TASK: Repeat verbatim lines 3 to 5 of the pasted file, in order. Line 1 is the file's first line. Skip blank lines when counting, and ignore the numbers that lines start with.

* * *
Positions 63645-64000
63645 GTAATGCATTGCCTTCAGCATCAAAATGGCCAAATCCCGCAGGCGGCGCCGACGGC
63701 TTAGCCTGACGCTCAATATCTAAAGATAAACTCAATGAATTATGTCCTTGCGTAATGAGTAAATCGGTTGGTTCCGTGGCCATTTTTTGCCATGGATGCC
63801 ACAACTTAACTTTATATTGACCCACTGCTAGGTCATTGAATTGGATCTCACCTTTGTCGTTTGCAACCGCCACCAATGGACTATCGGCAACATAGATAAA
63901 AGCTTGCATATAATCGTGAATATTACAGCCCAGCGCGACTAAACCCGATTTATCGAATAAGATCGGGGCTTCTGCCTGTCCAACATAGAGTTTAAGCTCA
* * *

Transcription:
63701 TTAGCCTGACGCTCAATATCTAAAGATAAACTCAATGAATTATGTCCTTGCGTAATGAGTAAATCGGTTGGTTCCGTGGCCATTTTTTGCCATGGATGCC
63801 ACAACTTAACTTTATATTGACCCACTGCTAGGTCATTGAATTGGATCTCACCTTTGTCGTTTGCAACCGCCACCAATGGACTATCGGCAACATAGATAAA
63901 AGCTTGCATATAATCGTGAATATTACAGCCCAGCGCGACTAAACCCGATTTATCGAATAAGATCGGGGCTTCTGCCTGTCCAACATAGAGTTTAAGCTCA